Meat and potatoes
Though the PC police may have many people cowed into thinking steak is both unhealthy and uncouth, the existence and success of longstanding steakhouses such as The Broiler give the lie to the idea that steaks and other types of big hunks of meat are anything other than essential components of our deepest culinary memories as a species. Consider the pure anticipation with which prehistoric man rotated savory mastodon loin over an open fire. Or consider Neolithic man with his domesticated cattle—slicing off that first huge slab of fresh, wholesome beef loin and placing it on a grate over glowing coals.
In more recent times, think of the other noble steak-based dishes we still see today: from France there is steak au poivre, tournedos Rossini, entrecôte Bordelaise; from Italy there is bistecca alla Fiorentina. And from America, the menu we’ve come to expect from a steakhouse: filet, sirloin, New York, rib eye, prime rib and other fine cuts.
This pleasure in big chunks of meat has been around for as long as we, as a species, have been eating, and has insinuated itself into the souls of (at least part of) humanity.
By eating a 16-ounce T-bone at The Broiler, we are not merely enjoying a delicious and well-prepared piece of aged beef; we also are subconsciously communing with the essence of human culinary experience from the beginning of our life on the planet.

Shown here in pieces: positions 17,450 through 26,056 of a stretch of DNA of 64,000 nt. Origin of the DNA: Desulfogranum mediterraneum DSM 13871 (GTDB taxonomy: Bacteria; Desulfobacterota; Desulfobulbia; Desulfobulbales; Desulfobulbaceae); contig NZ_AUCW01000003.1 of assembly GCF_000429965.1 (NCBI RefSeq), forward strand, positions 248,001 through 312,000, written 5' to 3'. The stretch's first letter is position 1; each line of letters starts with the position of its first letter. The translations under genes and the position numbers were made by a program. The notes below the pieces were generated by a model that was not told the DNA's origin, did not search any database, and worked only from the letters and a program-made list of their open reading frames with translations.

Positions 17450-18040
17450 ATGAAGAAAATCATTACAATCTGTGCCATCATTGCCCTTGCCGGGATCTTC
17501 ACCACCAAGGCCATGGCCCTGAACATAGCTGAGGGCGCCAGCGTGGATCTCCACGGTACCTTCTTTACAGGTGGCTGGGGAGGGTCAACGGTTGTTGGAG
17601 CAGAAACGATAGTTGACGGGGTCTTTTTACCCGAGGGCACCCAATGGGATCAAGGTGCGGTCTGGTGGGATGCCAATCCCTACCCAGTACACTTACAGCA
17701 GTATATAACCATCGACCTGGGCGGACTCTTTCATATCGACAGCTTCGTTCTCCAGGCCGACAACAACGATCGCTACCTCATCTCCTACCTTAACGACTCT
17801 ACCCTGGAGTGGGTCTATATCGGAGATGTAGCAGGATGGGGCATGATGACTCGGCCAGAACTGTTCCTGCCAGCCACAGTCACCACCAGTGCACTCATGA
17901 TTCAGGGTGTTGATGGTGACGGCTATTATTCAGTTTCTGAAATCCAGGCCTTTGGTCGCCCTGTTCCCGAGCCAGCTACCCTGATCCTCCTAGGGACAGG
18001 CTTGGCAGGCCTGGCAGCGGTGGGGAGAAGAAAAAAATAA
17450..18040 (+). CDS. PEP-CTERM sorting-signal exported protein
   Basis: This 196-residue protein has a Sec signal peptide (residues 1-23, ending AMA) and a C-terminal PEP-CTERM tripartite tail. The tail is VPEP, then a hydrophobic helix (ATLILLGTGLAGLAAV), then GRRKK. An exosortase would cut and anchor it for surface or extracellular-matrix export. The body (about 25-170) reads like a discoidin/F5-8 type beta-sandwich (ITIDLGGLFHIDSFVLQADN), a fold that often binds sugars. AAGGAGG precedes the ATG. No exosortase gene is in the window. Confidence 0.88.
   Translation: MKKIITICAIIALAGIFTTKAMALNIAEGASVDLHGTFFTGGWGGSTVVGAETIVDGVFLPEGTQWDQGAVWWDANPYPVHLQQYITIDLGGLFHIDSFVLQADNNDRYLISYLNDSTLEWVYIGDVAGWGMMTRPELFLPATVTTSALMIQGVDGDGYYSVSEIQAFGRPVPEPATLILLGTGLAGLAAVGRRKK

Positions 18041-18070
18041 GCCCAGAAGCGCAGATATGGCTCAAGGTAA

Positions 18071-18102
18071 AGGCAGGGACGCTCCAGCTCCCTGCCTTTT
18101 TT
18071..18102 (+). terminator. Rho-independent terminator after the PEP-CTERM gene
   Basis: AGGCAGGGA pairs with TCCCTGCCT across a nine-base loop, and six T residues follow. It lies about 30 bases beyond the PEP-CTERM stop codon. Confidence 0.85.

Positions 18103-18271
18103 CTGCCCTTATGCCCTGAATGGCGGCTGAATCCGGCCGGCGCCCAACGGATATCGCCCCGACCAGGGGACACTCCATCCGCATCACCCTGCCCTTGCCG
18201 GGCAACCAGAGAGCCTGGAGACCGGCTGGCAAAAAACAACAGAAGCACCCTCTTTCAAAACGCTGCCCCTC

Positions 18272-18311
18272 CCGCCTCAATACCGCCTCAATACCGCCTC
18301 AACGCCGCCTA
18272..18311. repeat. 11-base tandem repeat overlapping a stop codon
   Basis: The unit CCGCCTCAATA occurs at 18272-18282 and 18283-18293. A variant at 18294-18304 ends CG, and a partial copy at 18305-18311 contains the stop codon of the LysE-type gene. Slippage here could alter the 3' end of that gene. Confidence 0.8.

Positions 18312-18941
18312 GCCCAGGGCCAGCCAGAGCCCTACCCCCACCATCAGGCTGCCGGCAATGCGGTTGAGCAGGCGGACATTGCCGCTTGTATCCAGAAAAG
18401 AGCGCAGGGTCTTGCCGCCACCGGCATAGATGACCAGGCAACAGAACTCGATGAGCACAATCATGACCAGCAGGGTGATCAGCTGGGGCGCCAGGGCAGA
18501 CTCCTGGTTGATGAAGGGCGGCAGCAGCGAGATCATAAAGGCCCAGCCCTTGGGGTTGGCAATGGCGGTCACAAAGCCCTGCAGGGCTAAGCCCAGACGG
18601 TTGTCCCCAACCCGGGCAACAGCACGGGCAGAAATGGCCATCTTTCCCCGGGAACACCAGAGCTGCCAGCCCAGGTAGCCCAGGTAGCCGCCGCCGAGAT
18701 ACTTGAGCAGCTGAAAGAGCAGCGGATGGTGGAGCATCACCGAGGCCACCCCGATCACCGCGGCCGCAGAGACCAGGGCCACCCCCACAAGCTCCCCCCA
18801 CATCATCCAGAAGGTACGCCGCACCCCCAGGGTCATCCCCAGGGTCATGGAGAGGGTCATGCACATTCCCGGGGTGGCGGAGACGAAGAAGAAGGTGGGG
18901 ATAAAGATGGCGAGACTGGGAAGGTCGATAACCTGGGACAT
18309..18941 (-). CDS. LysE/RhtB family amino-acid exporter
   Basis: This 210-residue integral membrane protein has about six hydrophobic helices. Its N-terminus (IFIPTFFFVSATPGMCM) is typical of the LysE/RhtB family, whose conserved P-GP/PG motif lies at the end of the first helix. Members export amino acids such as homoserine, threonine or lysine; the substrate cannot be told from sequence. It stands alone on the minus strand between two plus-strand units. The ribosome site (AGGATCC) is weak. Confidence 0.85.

Or maybe not. Either way, if you like a good steak, you can’t get much better than The Broiler. The place has been around since 1950. Recently, it moved to 12th and K; I never visited it at its J Street location, but I imagine the current incarnation is more upscale. The décor places it in a different category than your typical roadside-wagon-wheel, steer-horn-fat-guy-in-a-Cadillac steakhouse. The deep green carpet, redwood paneling and black-vest-and-tie-clad wait staff make you feel noble, rather than guilty, at the impending feast of large quantities of red meat.
Essentially, The Broiler comes out of the ’50s tradition of American cuisine with the addition of a few nods to the contemporary scene, such as seared rare Ahi tuna. But when at a place like The Broiler, the tendency—for me, at least—is to want to embrace that old tradition out of which much of the menu stems.
I started with some oysters on the half shell ($8.95), which were deliciously fresh and supple, filling my reeling cranium with the overwhelming essence of the sea. I quickly left off use of the spicy cocktail sauce, though, as it seemed to mute the oysters’ natural flavor. My buddies started with a Caesar salad ($5.50) and a baby spinach salad ($6.95), which they seemed to like (I forgot to ask). Had I known about the abused vegetables that were to come with my dinner, I would have ordered a salad as well.
As meat slabs, the prime rib ($21.95) and New York ($23.95) were excellent—cooked perfectly, highly flavorful and tender. We couldn’t have asked for better steaks. And what can you demand from a baked potato? Ours were large and cooked, which is all we ask, and the waiter filled them with sour cream and chives on the table. So, steak and potato—flying colors.
But why, in this otherwise grand tradition, are vegetables treated with such merciless disdain? My snap peas hadn’t even been de-strung; they appeared to have been sitting in a steam table for hours. I don’t even necessarily blame The Broiler for this, as it seems to be common practice in a lot of these types of restaurants, but I do wish more chefs would be more attentive to their veggies.
Despite this minor quibble, our evening at The Broiler was a thoroughly cozy and pleasant social and gustatory experience, leaving us with a deep sense of communion with the culinary traditions of our ancestors.